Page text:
Ratio

🏆Practice ratio

What is ratio?

The ratio describes the "relationship" between two or more things.

The ratio connects the given terms and describes how many times greater or smaller a certain magnitude is than another.

Let's see an example from everyday life:

When asked in a class, what is the ratio between boys and girls, it refers to how many girls there are in relation to a certain number of boys.

Or, for example, if in a certain vase there are red and white balls, the ratio between them can describe how many red balls there are in relation to a certain number of white balls or vice versa.

Test yourself on ratio!

There are 18 balls in a box, $$\frac{2}{3}$$ of which are white.

How many white balls are there in the box?

Just as we read in English, mathematics is also read from left to right. So,

we combine the written words according to their order of appearance and convert them into numbers from left to right.

Let's see an example:

The ratio of purple balls to green balls is: $3:2$

Since the first written word is "purple," it represents the first number on the left

We can really see that, for every $3$ purple balls there are $2$ green balls.

Important

Ratios can also be expressed through fractions: $\frac{3}{2}$

and, in such case, we read it from top to bottom.

Another example:

The ratio of pens to markers in Ariel's school case is $2:1$.

Which number refers to pens and which number to markers?

Also, which of the two do we have more of in Ariel's school case?

Solution:

Let's observe the phrase, the ratio of pens to markers in Ariel's school case is

The word that appears first is pens.

Therefore, when reading the ratio, we will relate the first number to the term pens.

That is, the $2$ refers to the pens and the $1$ to the markers.

The ratio expresses that, for every $2$ pens found in the case there is one marker.

So, in general, in Ariel's school case there are more pens than markers. (double)

In Ariel's school case there can be:

$4$ pens, $2$ markers

$8$ pens, $4$ markers

and so on.

The ratio always remains as long as the relationship between pens and markers is $2:1$.

Ratio of a certain part in relation to a whole

We can encounter the ratio of an object to the entire set.

For example, the ratio of apples to all other fruits in the fridge is $3:5$

This means that out of the $5$ fruits in the fridge, $3$ of them are apples.

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A simple example

We know that the ratio between apples and oranges in a basket is $2:3$. The total amount of fruit in the basket is $25$.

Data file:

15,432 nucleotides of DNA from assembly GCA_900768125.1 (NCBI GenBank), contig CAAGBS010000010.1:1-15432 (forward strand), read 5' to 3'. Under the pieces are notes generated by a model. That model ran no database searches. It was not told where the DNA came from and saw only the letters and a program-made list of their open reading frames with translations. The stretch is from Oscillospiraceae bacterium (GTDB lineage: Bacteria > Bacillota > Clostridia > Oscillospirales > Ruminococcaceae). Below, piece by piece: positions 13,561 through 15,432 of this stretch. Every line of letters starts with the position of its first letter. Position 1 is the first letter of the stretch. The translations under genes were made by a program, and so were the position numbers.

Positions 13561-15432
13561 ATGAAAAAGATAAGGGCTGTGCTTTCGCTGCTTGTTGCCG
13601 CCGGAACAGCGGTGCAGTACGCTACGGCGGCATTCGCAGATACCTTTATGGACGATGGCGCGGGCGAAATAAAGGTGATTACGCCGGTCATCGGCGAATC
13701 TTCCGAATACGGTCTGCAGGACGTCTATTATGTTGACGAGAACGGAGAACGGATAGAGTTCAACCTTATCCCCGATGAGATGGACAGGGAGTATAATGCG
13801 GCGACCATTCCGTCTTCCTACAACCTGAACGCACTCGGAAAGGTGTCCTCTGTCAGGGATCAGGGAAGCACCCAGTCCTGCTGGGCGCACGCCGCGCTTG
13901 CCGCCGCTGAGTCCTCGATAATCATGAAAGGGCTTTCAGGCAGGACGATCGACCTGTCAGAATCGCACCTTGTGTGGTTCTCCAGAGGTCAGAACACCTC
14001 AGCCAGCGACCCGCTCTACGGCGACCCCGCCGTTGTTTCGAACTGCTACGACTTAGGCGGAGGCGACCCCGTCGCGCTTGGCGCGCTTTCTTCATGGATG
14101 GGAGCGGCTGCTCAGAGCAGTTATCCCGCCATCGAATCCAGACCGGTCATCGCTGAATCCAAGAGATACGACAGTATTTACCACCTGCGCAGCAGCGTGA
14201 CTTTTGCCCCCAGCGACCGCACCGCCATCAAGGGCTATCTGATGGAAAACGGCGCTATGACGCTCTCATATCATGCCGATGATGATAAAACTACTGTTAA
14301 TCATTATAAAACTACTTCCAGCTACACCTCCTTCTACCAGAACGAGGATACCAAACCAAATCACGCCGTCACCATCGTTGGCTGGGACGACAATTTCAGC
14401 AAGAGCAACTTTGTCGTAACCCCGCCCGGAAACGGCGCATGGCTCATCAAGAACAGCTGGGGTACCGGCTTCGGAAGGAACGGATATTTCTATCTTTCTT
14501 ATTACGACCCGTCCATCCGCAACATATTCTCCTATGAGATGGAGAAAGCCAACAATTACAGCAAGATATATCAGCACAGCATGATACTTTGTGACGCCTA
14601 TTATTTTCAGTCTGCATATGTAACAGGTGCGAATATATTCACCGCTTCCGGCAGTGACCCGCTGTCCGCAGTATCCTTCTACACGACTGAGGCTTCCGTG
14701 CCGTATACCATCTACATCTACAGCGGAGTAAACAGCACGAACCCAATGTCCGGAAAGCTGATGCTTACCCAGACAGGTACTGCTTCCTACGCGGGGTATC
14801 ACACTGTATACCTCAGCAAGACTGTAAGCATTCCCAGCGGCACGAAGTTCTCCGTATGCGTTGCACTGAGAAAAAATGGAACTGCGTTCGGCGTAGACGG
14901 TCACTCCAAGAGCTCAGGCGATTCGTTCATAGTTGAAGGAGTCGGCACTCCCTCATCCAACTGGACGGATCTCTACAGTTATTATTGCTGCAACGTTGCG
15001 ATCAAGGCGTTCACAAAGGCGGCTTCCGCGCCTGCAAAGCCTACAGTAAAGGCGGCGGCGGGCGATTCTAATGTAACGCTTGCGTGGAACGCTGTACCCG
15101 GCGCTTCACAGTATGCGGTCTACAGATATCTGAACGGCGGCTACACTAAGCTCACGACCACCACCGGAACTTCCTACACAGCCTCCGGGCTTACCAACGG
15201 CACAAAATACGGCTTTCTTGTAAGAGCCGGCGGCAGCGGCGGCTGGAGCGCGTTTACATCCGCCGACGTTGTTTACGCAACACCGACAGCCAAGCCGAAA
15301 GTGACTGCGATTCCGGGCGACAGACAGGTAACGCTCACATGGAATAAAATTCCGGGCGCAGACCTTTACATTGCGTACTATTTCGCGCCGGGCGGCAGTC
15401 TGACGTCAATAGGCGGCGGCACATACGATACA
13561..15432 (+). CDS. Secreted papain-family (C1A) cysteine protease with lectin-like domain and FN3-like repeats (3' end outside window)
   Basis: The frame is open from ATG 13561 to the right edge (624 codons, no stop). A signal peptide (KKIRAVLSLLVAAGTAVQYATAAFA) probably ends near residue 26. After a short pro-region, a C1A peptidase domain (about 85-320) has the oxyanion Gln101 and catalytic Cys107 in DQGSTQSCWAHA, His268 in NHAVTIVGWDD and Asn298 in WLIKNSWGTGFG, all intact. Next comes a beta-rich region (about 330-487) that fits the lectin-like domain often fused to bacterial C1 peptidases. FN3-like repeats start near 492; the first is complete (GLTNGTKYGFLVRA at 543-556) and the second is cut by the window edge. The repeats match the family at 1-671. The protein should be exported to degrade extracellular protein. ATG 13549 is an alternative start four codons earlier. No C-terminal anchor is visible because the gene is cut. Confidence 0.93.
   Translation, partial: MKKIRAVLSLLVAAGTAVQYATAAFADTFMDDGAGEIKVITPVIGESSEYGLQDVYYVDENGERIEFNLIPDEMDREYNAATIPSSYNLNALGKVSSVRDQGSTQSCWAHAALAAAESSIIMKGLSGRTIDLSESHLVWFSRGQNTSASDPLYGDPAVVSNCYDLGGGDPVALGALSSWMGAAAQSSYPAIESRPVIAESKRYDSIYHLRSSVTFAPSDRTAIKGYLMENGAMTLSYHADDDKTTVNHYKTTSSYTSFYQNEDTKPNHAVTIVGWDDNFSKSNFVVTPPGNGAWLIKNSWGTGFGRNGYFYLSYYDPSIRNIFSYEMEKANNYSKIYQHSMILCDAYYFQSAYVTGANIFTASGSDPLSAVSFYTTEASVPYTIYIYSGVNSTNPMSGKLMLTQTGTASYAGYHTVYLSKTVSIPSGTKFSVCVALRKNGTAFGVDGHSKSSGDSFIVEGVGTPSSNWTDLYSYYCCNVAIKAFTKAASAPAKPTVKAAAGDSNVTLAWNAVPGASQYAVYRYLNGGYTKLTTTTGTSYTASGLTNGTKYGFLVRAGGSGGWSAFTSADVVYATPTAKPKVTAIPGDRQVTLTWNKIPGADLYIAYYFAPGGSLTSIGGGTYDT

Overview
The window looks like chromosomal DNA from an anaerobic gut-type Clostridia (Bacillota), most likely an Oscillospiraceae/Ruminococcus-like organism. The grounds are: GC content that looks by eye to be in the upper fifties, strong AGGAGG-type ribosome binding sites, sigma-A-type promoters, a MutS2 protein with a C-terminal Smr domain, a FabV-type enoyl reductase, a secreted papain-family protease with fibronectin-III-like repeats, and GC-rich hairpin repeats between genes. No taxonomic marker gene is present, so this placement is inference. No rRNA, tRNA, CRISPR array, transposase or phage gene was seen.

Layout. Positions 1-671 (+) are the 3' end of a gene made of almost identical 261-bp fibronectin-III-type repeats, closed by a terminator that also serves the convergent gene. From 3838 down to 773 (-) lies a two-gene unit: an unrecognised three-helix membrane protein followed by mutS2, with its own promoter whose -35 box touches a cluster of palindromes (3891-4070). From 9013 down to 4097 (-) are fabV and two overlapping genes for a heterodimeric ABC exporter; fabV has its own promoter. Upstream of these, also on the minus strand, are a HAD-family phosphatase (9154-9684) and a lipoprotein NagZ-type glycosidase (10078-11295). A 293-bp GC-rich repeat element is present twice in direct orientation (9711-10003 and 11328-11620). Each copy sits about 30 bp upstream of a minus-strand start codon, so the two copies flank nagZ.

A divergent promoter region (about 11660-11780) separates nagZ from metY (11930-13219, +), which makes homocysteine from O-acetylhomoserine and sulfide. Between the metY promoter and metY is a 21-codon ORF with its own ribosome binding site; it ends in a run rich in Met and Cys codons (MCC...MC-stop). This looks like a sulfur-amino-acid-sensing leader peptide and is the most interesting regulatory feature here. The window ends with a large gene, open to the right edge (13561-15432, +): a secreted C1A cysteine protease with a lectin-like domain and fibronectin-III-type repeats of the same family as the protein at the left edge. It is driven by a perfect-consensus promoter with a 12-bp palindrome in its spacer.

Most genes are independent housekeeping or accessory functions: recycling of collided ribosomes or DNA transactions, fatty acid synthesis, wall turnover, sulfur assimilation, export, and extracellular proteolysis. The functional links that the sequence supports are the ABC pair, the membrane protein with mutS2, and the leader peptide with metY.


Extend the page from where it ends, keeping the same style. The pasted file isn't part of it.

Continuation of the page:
We are asked to calculate the number of apples and oranges in the basket.
We can deduce that the $2$ represents the number of apples and the $3$ represents the number of oranges.
We will denote both fruits with a variable $X$.

Now let's draw a simple equation:

$2X+3X=25$

$5X=25$

$X=5$

From here we can infer that the number of apples is $10 (2X)$ and the number of oranges is $15 (3X)$.
We can always go back and check our result by verifying that the total number of apples and oranges is $25$, as shown in the first piece of data we received.

Example 2

In the dishware cabinet, there is a total of $30$ utensils that include plates and bowls. The ratio between plates and bowls is $7:3$

We are asked to determine how many plates and bowls are in the cabinet.

According to what we have learned, we can deduce that the $7$ represents the number of plates and the $3$ the number of bowls.

Let's denote both with a variable $X$.

Now let's set up a simple equation:

$7X+3X=30$

$10X=30$

$X=3$

From here we can infer that the number of plates is $21 (7X)$ and the number of bowls is $9 (3X)$.

We can always go back and check our result by verifying that the total number of utensils in the cabinet is $30$, as seen in the first given data.

Examples and exercises with solutions of Ratio

Exercise #1

There are 18 balls in a box, $\frac{2}{3}$ of which are white.

How many white balls are there in the box?

12

Exercise #2

In a box there are 28 balls, $\frac{1}{4}$ of which are orange.

How many orange balls are there in the box?

7

Exercise #3

There are two circles.

One circle has a radius of 4 cm, while the other circle has a radius of 10 cm.

How many times greater is the area of the second circle than the area of the first circle?

Video Solution

$6\frac{1}{4}$

Exercise #4

There are two circles.

The length of the radius of circle 1 is 6 cm.

The length of the diameter of circle 2 is 12 cm.

How many times greater is the area of circle 2 than the area of circle 1?

They are equal.

Exercise #5

There are two circles.

The length of the diameter of circle 1 is 4 cm.

The length of the diameter of circle 2 is 10 cm.

How many times larger is the area of circle 2 than the area of circle 1?

Video Solution

$6\frac{1}{4}$